Alaska becomes the fourth airline between Los Angeles and BWI when its new flights begin in Sep-2015. Projections for the week of of 28-Sep-2015 to 4-Oct-2015 show that Alaska, Spirit, United and Southwest will offer roughly 5,442 one-way seats on the route. Southwest will hold a 38% share, United will represent a 22% share, Alaska’s share will be 21% and Spirit will hold an 18% share. It is an interesting mix of a ULCC, a hybrid-like airline, and two major airlines. As ULCCs Spirit and Frontier continue to grow, more routes with airlines operating under differing business models will continue will appear in the US market place.
Alaska will compete with American and United on new flights from Los Angeles to Monterey. The new flights join Alaska’s existing service from San Diego to Monterrey.
Rounding out Alaska’s new markets are flights from Portland to Austin, from Boise to Reno and between Eugene and San Jose. It appears that Southwest has served Portland-Austin seasonally, but schedules do not show that it will be operating on the route when Alaska launches service. Alaska is uncontested on the new Boise-Reno and Eugene-San Jose pairings.
Alaska is adding a solid mix of markets where in some cases it is busting monopolies, and in others is uncontested. And in the case of Seattle-JFK and Los Angeles-Baltimore, entering highly contested markets. With the new Costa Rica flights it is expanding its international offering beyond transborder service that includes Puerto Vallarta, Mexico City Juarez, Mazatlan, Manzanillo, Los Cabos, Vancouver, Victoria, Loreto, Kelowna, Ixtapa and Calgary.
Alaska cites increased capacity on Hawaii routes prior to Virgin America's entry
Hawaiian and other airlines have been adding capacity between the US West Coast and the islands, and Alaska has warned that total seats from the West Coast into Hawaii would rise 12% in 22015.
Alaska Air estimates that roughly 17% of its capacity will be deployed onto its Hawaiian routes in 2015, and has stated the added capacity during 2Q2015 will likely pressure its unit revenues for the quarter.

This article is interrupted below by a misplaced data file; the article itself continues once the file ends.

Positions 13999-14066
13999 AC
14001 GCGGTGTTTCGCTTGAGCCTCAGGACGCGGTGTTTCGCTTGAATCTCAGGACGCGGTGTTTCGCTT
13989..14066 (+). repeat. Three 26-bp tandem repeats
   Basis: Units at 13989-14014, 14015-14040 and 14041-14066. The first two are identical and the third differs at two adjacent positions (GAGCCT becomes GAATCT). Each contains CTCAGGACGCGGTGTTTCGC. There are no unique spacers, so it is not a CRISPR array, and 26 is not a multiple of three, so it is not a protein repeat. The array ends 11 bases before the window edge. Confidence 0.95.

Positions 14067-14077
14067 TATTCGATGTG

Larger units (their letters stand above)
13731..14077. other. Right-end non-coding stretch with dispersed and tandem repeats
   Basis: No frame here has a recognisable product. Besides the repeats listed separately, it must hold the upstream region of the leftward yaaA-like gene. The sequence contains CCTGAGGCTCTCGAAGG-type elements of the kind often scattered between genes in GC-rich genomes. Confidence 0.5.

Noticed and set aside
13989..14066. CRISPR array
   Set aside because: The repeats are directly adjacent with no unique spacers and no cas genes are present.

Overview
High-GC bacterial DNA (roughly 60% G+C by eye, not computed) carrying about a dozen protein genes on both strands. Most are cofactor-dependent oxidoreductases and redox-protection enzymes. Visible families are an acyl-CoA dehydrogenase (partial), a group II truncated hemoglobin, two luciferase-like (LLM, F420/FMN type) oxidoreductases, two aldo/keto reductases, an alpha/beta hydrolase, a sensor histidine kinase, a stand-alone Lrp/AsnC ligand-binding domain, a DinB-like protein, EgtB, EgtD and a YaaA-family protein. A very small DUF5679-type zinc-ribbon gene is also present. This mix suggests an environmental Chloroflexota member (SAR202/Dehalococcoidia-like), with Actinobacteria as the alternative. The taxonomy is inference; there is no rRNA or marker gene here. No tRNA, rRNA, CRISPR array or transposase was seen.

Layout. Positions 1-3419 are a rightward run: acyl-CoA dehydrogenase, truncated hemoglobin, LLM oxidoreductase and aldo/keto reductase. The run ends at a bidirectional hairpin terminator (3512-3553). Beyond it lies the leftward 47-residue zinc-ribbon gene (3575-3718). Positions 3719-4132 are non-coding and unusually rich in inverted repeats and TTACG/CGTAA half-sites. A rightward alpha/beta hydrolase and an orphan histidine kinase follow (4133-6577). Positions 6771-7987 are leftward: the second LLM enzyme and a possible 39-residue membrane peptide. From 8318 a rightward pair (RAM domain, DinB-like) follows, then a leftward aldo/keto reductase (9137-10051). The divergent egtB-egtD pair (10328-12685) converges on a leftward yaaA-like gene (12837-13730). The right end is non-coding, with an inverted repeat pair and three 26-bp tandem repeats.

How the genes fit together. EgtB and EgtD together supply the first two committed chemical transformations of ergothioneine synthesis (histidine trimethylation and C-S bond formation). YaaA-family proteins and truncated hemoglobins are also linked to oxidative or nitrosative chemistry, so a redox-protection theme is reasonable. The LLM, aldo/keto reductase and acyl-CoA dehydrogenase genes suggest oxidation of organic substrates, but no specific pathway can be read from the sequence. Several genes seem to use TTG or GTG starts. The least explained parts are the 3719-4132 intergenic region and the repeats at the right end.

Alaska Air Group capacity allocation: 2005 vs 2015
Capacity growth continues between the West Coast and Hawaii late in 4Q2015 when Virgin America introduces new service from San Francisco to Honolulu and Maui. Alaska operates flights from nearby Oakland to Honolulu and Maui alongside Hawaiian, which also operates flights from San Francisco to Honolulu, competing with Delta and United. Hawaiian and United also operate service from San Francisco to Maui.
See related report: Virgin America opts to enter crowded Hawaii market as pressure lingers elsewhere in its network
Alaska Air continues to battle weak unit revenue performance that is below industry average...
Similar to many US airlines, Alaska has been battling weakness in passenger unit revenues, which for Alaska is driven in part by the capacity additions that it and rival Delta have made in Seattle. Its passenger unit revenues fell by 6.4% year-on-year in both Apr-2015 and May-2015, which points to a decline in 2Q2015.
The decline in unit revenues should slow as the US summer high travel season begins, but it is not clear when Alaska’s unit revenue performance will fall in line with industry averages. Alaska’s 1Q2015.4% unit revenue decline was the largest among American, Delta, United, JetBlue, Hawaiian and Southwest.
...but its top-line results remain strong as it continues to build up its network
Alaska’s unit revenue performance has underperformed the industry at large for about a year and a half. But during that time its margins have continue to grow and its profitability has remained intact. It plans to return USD550 million to shareholders in 2015 through dividends and share repurchases, up from USD415 million in 2014.
Obviously the lacklustre unit revenue performance is not viable for the long term or in the event that fuel costs undergo a rapid increase.
But for now Alaska remains on solid footing, growing its network from points of strength and injecting some fresh competition into markets while it continues to build out is network – a solid strategy for an airline that still only represents 4.6% of US domestic ASMs.